Wednesday, May 25, 2022

How Do You Work With the Russians at the Negotiating Table and Post-Conflict?

While there is a lot more fighting left to be done in Ukraine, there is one safe assumption regardless of what happens; we will have to learn to live with Russia as she is.

Russian victory in Ukraine runs the spectrum from unconditional surrender of Ukraine to a negotiated settlement that lets Russia retain Crimea and the Donbas. 

One may define a Ukrainian victory on an extreme edge with Russia retaining only Crimea over to being expelled entirely back to pre-2014 boundaries. The longer the war goes on, the less the Ukrainians will find the Crimea option acceptable, and we may already be past that point.

If you think the war will be the end of the Russian desires in her near-abroad, then you have not studied enough Russian history.

Russia will always be Russia. All you can do is to realistically accept that and adjust accordingly. 

In the post-Cold War era there were well meaning but wrong people who thought Russia was just a Western nation with a rough childhood.

Do you remember 2003’s “Spinning Boris” loosely based on the American political consultants rescuing Boris Yeltsin in the 1996 election in Russia? You can watch, I believe, the whole movie here, but just get a little flavor of a shirtless Goldbloom;

We can call that the high/low-water mark of post-Cold War arrogance to Russia that carried on until the middle of the last decade when the balance of people realized with the invasion of Crimea and eastern Ukraine that the doves may not have it quite right.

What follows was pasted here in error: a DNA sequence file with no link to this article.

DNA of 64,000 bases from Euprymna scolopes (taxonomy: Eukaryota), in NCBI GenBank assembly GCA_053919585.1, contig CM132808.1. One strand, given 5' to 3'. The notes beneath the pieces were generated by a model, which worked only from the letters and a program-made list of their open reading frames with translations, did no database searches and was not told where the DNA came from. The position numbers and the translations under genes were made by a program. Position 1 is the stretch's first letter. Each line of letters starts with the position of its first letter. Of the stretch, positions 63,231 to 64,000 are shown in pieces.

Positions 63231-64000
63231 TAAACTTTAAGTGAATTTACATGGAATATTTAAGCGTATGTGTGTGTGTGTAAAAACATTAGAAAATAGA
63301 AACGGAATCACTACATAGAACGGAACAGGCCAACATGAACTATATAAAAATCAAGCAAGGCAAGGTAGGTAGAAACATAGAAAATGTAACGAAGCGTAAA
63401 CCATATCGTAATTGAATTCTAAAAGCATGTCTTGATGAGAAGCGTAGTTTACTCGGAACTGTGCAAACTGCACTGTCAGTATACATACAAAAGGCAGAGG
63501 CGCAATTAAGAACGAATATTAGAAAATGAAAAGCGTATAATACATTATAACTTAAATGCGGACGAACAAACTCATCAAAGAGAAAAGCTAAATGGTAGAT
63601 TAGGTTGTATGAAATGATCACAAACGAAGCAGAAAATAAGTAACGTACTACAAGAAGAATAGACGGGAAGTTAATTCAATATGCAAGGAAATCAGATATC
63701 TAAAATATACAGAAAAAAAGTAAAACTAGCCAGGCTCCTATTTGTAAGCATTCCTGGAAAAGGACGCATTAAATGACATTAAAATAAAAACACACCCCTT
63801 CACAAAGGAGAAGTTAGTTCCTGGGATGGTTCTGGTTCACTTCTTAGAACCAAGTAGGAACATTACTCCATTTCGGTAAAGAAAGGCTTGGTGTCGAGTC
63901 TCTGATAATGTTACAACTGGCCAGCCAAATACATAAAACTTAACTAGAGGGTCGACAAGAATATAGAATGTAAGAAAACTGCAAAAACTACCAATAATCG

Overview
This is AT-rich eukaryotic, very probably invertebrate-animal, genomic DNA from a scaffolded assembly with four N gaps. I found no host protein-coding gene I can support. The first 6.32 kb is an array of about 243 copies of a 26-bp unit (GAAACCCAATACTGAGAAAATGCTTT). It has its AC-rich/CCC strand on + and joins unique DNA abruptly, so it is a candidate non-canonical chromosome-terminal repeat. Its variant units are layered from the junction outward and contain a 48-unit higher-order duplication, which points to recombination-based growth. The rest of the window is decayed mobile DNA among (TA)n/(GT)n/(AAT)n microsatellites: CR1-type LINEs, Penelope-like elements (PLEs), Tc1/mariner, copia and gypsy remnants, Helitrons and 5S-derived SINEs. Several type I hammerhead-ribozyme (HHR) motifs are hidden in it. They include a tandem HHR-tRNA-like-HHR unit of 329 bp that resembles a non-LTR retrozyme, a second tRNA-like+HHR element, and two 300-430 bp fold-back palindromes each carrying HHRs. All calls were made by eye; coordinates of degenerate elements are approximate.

Up until the invasion of Ukraine this year, there was still hope that somehow Russia could be contained as a slightly dangerous but otherwise manageable hydrocarbon extraction territory.

A lot of those same people (Department of State and the Joint Staff, I’m looking at you) quickly moved as the invasion was on the way to, “Russia is unstoppable” and tried to convince the Ukrainian government that their best bet was to retreat to Lviv but probably best to leave the country while they had the chance. 

Of course, President Zelenskyy used that as an opportunity in February to deliver one of his best lines to President Biden and the world’s Smartest People in the Room™;

I need ammunition, not a ride!

So, my preference here is to not listen too much to what is coming out of DC and Brussels. They have been too wrong for too long. I prefer to listen to those who have generations deep understanding of the Russians; the Central Europeans and the Baltic Republics. They will best inform us of how we should position ourselves relative to Russia.

What is the informed opinion, as much as one can be found? 

Regulars here know my affection for Estonia and the Estonian people. As such, let’s check in with their superb Prime Minister Kaja Kallas;

I warned about premature calls for a ceasefire and peace. We cannot give anything to the aggressor that it didn’t have before – or the aggression will sooner or later return. No sign Russia has changed its calculus. I don't believe in goodwill by an outright aggressor and a cold-blooded war criminal.

We must avoid a bad peace. A badly negotiated peace for Ukraine would mean a bad peace for us all. We need to focus on pushing back the aggressor and drying up his war machine. 

What Ukraine needs today are weapons to fight back the aggressor and liberate its territories. We need to help Ukraine win. And we need to make a leap forward in our own defence.

What is victory? This is solely up to Ukraine to define. But we must help them to reach the best position for any negotiations with the aggressor.

The Russian threat will not go away tomorrow. We mustn't get tired. After all, Ukrainians are not tired.

This is sound. I think I will adopt this as the Salamander Position.

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